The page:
One of the Pharisees asked him to eat with him, and he went into the Pharisee’s house, and took his place at table. And behold, a woman of the city, who was a sinner, when she learned that he was at table in the Pharisee’s house, brought an alabaster flask of ointment, and standing behind him at his feet, weeping, she began to wet his feet with her tears, and wiped them with the hair of her head, and kissed his feet, and anointed them with the ointment. Now when the Pharisee who had invited him saw it, he said to himself, ‘If this man were a prophet, he would have known who and what sort of woman this is who is touching him, for she is a sinner.’” (Lk 7: 36-39)

This Pharisee is considered a “righteous” man by the standards of his world, although he isn’t called “righteous” in the Gospel-narrative. He considers it unacceptable, for this “sort of woman” to be in such close proximity to “a prophet”; to a man called by God. The Pharisee rather expected Jesus to recoil from her touch; to forbid her to be anywhere near Him, and to do so publicly.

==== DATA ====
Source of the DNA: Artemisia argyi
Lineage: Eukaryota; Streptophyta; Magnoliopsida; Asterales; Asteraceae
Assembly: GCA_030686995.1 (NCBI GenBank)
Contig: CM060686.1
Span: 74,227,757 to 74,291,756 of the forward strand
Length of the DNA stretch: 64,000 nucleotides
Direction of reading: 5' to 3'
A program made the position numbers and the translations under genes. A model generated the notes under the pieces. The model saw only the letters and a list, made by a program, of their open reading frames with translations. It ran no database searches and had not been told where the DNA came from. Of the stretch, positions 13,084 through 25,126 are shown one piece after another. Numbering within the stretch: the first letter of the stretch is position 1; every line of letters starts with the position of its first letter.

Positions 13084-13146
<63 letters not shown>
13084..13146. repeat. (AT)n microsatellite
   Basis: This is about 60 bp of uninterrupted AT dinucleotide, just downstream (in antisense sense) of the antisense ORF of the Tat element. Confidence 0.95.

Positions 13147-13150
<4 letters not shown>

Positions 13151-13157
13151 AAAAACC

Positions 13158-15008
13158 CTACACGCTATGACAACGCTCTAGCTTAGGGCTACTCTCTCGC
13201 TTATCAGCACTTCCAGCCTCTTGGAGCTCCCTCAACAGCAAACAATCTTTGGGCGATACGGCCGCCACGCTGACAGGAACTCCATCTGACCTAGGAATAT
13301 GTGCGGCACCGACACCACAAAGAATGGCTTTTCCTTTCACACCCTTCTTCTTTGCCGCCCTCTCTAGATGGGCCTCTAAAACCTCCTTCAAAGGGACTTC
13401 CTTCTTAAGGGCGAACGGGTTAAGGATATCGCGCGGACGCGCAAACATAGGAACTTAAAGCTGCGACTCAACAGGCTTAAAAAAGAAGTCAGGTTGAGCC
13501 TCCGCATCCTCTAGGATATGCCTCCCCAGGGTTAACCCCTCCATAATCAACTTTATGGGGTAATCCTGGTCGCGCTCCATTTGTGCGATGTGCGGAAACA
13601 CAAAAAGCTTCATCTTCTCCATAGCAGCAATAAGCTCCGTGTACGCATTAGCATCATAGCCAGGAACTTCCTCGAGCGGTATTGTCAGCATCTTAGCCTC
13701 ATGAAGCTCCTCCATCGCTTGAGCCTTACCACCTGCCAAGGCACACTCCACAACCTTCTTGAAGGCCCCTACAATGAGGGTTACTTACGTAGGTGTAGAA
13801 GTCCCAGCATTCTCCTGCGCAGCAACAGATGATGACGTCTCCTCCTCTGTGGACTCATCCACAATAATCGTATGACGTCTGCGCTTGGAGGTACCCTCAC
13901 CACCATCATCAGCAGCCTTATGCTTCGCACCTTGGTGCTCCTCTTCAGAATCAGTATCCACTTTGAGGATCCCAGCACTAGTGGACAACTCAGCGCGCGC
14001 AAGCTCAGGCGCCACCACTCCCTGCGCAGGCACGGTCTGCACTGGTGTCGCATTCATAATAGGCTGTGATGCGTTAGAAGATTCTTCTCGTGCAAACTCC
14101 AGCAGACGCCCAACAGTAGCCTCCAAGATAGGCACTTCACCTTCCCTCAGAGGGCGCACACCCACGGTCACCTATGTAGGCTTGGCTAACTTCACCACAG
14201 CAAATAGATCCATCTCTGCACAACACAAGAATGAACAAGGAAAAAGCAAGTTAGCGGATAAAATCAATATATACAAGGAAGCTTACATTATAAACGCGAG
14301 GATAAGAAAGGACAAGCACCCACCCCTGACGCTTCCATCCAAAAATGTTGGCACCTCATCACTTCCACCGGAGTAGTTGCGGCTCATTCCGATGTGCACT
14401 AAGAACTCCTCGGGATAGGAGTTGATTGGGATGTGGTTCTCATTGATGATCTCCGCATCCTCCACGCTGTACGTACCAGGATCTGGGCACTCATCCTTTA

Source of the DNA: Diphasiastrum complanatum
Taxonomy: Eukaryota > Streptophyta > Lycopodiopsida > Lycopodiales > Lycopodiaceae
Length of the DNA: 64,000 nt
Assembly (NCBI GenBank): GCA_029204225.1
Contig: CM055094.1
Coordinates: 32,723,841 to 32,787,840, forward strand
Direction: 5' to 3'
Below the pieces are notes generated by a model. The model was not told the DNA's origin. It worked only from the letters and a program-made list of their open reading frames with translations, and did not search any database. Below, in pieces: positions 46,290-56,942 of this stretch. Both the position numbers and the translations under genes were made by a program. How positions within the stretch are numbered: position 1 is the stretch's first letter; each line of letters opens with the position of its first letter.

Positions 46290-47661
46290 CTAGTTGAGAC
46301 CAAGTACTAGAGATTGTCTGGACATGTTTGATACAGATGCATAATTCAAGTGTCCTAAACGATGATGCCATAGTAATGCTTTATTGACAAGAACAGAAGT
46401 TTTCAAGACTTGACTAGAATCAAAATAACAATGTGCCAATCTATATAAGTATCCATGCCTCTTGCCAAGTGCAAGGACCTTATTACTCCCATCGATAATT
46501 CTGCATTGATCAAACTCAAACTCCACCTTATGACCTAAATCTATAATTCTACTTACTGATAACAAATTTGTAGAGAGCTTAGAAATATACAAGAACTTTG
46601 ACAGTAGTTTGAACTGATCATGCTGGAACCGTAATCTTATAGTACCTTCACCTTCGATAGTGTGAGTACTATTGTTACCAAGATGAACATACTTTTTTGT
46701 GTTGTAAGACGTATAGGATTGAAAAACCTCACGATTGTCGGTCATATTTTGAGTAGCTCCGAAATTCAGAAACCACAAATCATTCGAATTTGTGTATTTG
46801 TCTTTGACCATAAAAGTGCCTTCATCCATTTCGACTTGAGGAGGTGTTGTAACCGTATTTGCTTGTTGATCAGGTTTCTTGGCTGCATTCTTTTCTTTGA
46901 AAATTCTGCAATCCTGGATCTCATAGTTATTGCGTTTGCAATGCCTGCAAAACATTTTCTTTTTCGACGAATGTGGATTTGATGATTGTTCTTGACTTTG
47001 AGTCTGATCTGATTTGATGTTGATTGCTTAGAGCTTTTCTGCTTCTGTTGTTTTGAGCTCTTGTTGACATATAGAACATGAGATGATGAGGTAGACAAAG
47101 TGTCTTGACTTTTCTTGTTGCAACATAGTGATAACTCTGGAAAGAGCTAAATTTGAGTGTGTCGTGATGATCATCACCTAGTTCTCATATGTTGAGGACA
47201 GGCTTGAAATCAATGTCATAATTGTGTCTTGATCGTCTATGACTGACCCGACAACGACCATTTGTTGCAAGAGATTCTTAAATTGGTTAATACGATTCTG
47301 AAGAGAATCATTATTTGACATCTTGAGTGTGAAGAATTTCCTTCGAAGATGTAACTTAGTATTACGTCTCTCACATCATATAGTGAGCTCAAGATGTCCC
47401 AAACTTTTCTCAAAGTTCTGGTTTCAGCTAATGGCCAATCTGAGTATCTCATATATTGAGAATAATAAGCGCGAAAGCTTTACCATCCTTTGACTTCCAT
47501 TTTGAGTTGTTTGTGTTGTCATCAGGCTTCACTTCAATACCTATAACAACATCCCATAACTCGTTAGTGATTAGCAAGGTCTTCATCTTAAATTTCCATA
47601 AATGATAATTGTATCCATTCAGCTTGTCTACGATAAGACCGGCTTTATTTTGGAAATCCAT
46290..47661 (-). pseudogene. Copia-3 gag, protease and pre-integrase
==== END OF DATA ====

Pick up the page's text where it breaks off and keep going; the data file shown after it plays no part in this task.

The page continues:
But I’m thinking that a truly “righteous” man, according to the Gospel, would have a slightly different reaction to a “sinful” woman. And I’m thinking, specifically, of the reaction of the truly “righteous” Joseph, when he noticed that the “virgin” betrothed to him, Mary, was pregnant. “Her husband Joseph, being a righteous man,” we read in Matthew 1: 19, “and unwilling to put her to shame, resolved to divorce her quietly.” There is compassion and considerate discretion in the reaction of this truly “righteous” man, to what looked like a “sinful” woman. Yes, he had resolved to send her away, but he didn’t want to “put her to shame,” as the Pharisee expected Christ to do to the “sinful” woman.

Today let me have compassion and discretion, when it comes to the “sins” of others. Because I appreciate that, when it comes to my own sins. Lord, thank You for Your compassion and discretion, as You let me approach You and touch You, regardless of “the sort of woman” I am.